A Productivity Lesson from the Prison Debate Team that Defeated HarvardOctober 7th, 2015 · 26 comments
The Underdog Debate
News broke wide earlier today about something unexpected that happened last month at a maximum security correctional facility near Dannemora, New York: a team of prisoners won a debate contest held against Harvard’s vaunted three-time national champion team.
As reported by the Washington Post, a twist that made this outcome even more unlikely is that the prisoner team completed their extensive preparation without access to the Internet.
They were forced instead to make formal requests to the prison administration for the books and articles they required, and to then wait for days — and sometimes even weeks — for approval.
The easy storyline here is that this underdog team triumphed despite the hardship of being less connected. While this description might be largely true, the Post’s reporting suggests that something more interesting might have also happened:
[I]t’s worth asking whether circumstance forced the prisoners to devise an approach — in which limited resources demanded sharper focus and more rigorous planning — that resulted in superior lines of argumentation.
This is an important point. Removing the prison team’s access to the Internet made their debate preparation harder, but because it forced them to focus without distraction on exactly what they wanted to say and how to say it best, it also produced better results.
Easy Versus Effective
I think this confusion is common in the professional world: we too often mistake the idea of making our working lives easier with making our work better. But these are two different things.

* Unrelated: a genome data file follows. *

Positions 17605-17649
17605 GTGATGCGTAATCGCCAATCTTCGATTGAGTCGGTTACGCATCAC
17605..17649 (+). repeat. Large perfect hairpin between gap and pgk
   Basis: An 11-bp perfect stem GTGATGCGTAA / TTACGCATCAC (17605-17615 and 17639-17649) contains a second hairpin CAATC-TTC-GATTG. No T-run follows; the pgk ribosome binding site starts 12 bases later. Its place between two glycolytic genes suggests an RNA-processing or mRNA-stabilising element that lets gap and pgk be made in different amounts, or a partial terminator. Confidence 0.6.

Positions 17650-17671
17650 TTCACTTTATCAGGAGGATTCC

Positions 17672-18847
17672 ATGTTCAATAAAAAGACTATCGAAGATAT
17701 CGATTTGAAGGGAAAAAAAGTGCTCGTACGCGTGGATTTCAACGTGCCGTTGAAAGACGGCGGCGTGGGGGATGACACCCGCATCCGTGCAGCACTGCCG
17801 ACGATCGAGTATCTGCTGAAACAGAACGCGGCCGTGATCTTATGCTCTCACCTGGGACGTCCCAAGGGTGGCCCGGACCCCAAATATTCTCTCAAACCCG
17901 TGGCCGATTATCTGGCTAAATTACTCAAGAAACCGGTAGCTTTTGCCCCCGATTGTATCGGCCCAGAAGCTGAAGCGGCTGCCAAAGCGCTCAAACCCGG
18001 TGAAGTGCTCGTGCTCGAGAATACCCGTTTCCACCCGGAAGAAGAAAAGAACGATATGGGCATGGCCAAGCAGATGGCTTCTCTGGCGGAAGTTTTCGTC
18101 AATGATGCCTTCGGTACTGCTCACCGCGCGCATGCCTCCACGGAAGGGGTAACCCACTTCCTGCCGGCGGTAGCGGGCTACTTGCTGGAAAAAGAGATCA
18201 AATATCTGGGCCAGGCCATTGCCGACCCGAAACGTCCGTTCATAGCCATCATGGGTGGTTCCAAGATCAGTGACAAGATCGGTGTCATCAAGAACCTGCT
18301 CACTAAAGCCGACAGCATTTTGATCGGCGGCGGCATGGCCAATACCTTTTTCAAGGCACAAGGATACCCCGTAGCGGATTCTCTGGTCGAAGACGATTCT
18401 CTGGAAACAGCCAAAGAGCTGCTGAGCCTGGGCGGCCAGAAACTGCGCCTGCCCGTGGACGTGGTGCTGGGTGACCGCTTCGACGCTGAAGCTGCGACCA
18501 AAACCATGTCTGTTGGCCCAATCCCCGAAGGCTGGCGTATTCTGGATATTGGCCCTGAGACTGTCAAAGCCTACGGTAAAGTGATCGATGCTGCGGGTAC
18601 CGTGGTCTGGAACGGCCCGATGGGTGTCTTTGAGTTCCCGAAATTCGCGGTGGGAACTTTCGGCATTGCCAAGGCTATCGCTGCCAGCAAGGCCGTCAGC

Slack makes life easier in the moment for computer programmers, but it also leads them to produce messy, distracted code.
General purpose e-mail addresses really simplify corporate communication, but the resulting inbox madness is burning out a whole generation of knowledge workers.
And so on.
I’m not trying to argue for something radical here, but am instead suggesting a subtle shift in mindset. Don’t just focus on what might become harder if you sidestep some new type of connectivity, but also ask what you might gain due to this adversity.
When it comes to digital work, in other words, easy is usually good, but sometimes harder is better.
An Exciting Announcement
Given that this post is about how to master hard things effectively, I thought this might be a good opportunity to briefly mention something related that I’m really excited about.
Over the past three years, Scott Young and I have been developing an online course called Top Performer. This course teaches you how to identify the skills (e.g., career capital) in your career that matter the most, and then rapidly and massively improve them in a short amount of time by applying deliberate practice techniques.
We’re going to launch this course in a couple weeks. If you want to learn when the course opens, and answers to common questions, sign up for my e-mail newsletter (the form is at the top right of this page) where I’ll be sharing more details.